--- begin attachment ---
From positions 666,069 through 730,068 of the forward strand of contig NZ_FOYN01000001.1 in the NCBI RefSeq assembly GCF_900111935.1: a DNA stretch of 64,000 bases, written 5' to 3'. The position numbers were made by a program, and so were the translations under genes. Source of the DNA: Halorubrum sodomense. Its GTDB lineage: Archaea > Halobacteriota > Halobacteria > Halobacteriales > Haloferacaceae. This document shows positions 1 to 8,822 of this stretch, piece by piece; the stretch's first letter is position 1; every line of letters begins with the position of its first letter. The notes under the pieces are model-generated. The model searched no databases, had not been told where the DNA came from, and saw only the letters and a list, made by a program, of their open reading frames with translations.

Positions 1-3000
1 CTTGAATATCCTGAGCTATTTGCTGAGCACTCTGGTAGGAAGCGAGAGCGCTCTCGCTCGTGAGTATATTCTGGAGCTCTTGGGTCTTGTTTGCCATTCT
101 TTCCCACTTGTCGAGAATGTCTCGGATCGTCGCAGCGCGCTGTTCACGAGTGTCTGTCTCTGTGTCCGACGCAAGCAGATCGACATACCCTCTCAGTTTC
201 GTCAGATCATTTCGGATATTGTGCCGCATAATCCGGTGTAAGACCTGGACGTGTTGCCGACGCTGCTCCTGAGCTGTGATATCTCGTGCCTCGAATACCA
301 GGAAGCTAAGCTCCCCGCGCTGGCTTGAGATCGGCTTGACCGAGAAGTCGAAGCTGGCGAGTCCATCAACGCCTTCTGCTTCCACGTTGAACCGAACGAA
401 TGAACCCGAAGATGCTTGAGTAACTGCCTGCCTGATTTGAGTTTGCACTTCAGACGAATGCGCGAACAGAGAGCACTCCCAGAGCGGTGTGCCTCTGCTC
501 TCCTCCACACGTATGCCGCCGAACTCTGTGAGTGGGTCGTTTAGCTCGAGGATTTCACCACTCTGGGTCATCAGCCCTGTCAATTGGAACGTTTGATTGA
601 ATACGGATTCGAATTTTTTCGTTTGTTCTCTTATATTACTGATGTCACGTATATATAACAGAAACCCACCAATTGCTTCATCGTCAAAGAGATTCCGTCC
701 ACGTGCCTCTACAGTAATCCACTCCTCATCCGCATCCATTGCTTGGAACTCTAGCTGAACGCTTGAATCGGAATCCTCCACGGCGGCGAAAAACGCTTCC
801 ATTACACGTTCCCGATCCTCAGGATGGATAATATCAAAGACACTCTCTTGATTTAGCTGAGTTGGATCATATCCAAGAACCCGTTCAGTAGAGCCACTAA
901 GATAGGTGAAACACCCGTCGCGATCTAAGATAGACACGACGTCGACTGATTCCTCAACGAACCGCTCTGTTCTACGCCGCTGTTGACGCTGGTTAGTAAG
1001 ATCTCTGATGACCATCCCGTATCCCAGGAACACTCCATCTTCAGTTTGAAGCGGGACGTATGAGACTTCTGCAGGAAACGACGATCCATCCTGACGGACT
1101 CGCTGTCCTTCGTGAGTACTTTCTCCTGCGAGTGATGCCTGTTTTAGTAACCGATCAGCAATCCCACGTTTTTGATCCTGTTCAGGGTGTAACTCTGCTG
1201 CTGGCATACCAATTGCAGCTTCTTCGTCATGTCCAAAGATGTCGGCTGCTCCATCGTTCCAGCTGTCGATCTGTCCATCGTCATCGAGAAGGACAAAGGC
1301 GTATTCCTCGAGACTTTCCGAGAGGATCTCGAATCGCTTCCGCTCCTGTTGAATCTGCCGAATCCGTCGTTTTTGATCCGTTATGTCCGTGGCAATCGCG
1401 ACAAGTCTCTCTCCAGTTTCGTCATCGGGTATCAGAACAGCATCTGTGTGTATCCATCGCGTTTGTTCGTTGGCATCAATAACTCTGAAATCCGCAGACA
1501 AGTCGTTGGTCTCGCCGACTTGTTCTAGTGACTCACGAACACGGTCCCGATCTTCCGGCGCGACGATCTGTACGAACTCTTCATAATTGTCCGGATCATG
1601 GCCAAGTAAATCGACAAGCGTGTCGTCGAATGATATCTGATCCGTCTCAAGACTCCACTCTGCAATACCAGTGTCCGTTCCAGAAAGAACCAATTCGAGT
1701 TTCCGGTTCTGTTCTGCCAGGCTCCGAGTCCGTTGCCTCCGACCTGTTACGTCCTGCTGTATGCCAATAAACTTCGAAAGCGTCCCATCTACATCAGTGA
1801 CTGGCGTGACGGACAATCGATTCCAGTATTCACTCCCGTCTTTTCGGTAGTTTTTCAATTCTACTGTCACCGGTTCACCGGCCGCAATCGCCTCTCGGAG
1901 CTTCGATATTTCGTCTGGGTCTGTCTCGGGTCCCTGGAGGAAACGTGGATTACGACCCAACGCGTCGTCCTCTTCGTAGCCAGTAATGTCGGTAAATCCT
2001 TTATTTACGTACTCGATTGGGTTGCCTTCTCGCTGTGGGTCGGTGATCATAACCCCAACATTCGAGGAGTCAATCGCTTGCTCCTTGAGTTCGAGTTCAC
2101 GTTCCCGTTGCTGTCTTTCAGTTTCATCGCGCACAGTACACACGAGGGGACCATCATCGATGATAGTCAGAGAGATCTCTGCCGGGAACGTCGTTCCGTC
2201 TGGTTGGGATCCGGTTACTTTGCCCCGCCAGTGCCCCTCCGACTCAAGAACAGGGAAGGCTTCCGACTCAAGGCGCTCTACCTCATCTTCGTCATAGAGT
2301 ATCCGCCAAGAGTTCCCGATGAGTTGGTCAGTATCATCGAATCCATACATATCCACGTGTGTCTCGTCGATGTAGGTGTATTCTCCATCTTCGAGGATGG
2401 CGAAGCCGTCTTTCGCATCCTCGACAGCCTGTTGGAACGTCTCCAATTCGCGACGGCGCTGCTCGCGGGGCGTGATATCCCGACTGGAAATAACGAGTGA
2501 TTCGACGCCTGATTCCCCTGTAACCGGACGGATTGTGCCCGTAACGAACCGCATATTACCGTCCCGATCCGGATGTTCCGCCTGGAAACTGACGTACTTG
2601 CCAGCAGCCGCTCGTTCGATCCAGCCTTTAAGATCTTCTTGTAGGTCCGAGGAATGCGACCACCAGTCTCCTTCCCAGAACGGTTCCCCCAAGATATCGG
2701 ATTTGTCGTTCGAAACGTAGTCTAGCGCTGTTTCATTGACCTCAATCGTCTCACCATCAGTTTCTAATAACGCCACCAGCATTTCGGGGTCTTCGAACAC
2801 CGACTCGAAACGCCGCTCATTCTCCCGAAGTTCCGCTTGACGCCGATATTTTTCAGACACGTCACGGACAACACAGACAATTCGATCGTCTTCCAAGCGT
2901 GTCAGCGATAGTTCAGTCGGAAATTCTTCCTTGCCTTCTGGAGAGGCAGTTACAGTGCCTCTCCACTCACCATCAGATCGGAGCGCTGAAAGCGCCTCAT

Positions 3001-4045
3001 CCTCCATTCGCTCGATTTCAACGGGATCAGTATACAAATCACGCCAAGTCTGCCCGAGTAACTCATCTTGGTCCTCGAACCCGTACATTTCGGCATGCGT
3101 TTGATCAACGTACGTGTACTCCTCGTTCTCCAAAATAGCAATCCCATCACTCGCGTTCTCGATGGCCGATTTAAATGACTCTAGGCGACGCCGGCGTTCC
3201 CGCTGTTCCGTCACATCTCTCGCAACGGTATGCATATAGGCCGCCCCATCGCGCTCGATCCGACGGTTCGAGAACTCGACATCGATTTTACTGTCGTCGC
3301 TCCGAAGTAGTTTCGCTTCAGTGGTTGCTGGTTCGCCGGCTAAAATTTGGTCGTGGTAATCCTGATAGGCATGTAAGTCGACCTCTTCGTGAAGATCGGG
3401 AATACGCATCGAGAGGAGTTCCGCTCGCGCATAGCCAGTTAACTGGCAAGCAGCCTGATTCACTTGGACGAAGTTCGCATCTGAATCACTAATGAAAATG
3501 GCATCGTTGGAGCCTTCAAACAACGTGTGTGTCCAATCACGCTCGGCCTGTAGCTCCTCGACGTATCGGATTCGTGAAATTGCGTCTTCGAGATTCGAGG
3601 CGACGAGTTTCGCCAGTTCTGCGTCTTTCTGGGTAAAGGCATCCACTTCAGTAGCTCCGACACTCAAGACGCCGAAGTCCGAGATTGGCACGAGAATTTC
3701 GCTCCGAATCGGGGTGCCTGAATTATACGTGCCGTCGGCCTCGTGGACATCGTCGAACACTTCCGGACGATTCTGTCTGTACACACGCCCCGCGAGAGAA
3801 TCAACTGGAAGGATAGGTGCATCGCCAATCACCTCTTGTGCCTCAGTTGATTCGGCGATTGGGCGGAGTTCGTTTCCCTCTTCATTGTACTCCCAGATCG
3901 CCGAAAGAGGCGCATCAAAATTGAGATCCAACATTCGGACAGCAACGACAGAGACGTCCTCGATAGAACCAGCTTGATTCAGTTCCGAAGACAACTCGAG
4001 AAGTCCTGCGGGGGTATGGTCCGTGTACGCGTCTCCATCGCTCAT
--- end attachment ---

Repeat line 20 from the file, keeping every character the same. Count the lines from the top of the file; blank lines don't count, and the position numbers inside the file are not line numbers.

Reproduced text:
1701 TTCCGGTTCTGTTCTGCCAGGCTCCGAGTCCGTTGCCTCCGACCTGTTACGTCCTGCTGTATGCCAATAAACTTCGAAAGCGTCCCATCTACATCAGTGA